"Frances Ha" does seem different from those films. Greta Gerwig stars here, she's naturally likeable and adorable. The camera seems to love her. Yet she does retain those qualities of all your characters. She's in stasis, unable to realize her dreams...
Yeah, Greenberg is a 40-something-year-old guy whose ideas about himself and his life haven't been supported by his actual experience, and it created the character of Greenberg as we discover him. I felt like that was the right movie and tone for that character. Frances, on the other hand, is 27 and can't get out of her own way, she has ideas about her life and how things should be that aren't supported by her experience as well but it's a different trajectory for her. She is more open to experience. She is able to adjust herself and make those difficult decisions. Taking a desk job is a heroic moment, in a way, for her in in this movie. This is the movie that is right for this character. I've always felt like it's a matter of emphasis. They're different people at different times in their lives and different circumstances, but I feel like both are equally true. And Frances was so inspired by Greta as an actor, what she can bring to a part. And also, what she did bring in the writing process. It would've been truly unsatisfying to not reward Frances, because the character deserved it, I felt. But with a different character it could feel false to reward them.

Frances Ha
You've worked with Greta, whom you're in a relationship with right now, on the past two films and before that with your wife at the time, Jennifer Jason Leigh. I'm curious, why are you attracted to working with significant others and people you're close with in real life?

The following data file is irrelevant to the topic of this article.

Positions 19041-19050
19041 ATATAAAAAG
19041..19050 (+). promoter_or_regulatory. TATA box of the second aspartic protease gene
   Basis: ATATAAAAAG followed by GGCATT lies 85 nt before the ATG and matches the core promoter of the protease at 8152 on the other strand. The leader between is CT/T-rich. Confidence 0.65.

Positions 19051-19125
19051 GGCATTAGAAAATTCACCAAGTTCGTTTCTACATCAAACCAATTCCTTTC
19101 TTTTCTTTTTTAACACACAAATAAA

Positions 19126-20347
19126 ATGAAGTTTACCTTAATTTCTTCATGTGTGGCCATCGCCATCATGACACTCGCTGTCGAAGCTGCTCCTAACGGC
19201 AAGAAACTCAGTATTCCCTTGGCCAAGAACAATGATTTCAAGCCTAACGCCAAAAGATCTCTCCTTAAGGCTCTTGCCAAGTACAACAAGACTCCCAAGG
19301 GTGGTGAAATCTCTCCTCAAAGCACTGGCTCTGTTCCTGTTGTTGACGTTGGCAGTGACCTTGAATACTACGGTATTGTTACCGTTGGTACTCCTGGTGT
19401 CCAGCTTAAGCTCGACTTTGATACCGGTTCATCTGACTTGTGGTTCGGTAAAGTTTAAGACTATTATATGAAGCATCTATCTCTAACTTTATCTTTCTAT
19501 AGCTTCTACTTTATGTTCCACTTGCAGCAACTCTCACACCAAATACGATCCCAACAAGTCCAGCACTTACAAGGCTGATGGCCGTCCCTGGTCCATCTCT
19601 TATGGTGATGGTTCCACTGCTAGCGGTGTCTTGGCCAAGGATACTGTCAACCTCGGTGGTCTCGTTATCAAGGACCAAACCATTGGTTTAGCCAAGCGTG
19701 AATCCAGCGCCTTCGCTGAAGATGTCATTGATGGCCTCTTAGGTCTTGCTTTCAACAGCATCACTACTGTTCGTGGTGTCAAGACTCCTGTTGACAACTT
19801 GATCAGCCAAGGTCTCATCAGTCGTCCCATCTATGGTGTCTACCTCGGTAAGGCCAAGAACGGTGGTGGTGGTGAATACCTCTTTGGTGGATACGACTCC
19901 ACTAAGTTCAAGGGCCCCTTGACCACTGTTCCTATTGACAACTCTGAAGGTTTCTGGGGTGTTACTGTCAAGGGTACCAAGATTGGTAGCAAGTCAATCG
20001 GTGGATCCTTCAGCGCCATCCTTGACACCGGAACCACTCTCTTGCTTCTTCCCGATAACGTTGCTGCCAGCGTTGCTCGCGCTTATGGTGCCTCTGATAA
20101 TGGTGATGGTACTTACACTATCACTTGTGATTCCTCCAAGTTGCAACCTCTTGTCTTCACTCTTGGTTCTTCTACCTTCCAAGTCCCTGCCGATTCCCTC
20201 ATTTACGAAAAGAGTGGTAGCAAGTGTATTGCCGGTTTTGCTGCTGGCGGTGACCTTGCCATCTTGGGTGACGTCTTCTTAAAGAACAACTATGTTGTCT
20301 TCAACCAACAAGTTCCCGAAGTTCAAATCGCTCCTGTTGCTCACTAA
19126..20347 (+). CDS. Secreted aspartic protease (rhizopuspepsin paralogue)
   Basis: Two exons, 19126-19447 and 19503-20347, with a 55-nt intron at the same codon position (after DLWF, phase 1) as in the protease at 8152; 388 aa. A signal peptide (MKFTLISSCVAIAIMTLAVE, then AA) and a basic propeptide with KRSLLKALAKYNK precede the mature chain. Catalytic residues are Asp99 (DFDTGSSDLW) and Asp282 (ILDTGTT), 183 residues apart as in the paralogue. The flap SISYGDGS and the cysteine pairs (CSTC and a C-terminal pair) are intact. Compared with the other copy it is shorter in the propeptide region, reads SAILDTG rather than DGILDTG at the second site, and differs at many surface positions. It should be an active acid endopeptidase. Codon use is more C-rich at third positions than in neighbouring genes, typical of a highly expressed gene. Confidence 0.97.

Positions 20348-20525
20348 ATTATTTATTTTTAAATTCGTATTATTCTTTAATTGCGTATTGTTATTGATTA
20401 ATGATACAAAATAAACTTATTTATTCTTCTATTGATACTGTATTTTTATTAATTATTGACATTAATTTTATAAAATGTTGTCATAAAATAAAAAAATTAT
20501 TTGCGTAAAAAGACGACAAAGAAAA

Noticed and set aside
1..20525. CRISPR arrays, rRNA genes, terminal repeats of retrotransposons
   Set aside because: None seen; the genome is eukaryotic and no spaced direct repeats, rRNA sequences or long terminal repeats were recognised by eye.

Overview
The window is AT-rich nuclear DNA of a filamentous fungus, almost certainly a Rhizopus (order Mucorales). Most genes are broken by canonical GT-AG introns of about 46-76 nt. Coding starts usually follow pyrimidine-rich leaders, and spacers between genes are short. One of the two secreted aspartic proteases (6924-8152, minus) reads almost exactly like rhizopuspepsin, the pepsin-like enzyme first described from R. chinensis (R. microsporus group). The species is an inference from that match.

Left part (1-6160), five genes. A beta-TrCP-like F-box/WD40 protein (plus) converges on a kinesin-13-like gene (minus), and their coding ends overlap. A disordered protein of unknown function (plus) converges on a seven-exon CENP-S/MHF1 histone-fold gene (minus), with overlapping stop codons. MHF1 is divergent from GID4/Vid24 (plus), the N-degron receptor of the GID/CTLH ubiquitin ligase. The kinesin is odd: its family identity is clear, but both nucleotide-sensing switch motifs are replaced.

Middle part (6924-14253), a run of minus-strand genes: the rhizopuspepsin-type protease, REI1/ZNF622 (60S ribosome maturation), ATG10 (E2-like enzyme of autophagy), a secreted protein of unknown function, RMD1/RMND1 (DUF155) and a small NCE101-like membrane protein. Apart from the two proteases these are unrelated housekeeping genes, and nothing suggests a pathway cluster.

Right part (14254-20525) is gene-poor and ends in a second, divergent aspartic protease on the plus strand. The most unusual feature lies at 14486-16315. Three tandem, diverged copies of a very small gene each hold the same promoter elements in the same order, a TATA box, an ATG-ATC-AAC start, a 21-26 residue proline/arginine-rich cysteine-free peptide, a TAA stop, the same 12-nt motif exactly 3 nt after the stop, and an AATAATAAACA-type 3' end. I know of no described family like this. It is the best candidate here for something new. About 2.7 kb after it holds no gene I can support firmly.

Both of them just happened to be remarkable actresses and people I would want to work with anyway. Many of the crew members I work with and continue to work with were friends or have become close friends and so we keep working together. And I like casting friends of mine or people I know in parts I know would be perfect for them. I like to bring things and people that mean something to me in to my work. I think it brings something out in the experience for me that's not really quantifiable. I like shooting in New York because I have such a connection to the city. I have so many memories there. Even in movies that are less directly autobiographical than, say, "Squid and the Whale" I use places from my life. In 'Frances' we used Vassar where I went to college. Even though it's under much different circumstances for Frances than it was for me when I went there, it does bring something out in the filmmaking. I think with Jennifer and Greta, they're two of the best actresses around.

You've mentioned elsewhere that you wanted "Frances Ha" to have the feel of a pop song that you immediately want to listen to to again when it's over...
There's something very musical about the structure of the script and the rhythm of it. It has lots of little moments followed by longer scenes. And lots of little bursts of scenes and moments and then a scene will play out almost in real time. The music in the movie too is so strong and grand and romantic and joyous, both the score but also the pop songs that are in it. It was more something I thought about afterward. I'm not musical. I don't think I could actually write a pop song but this is the closest I could come to it.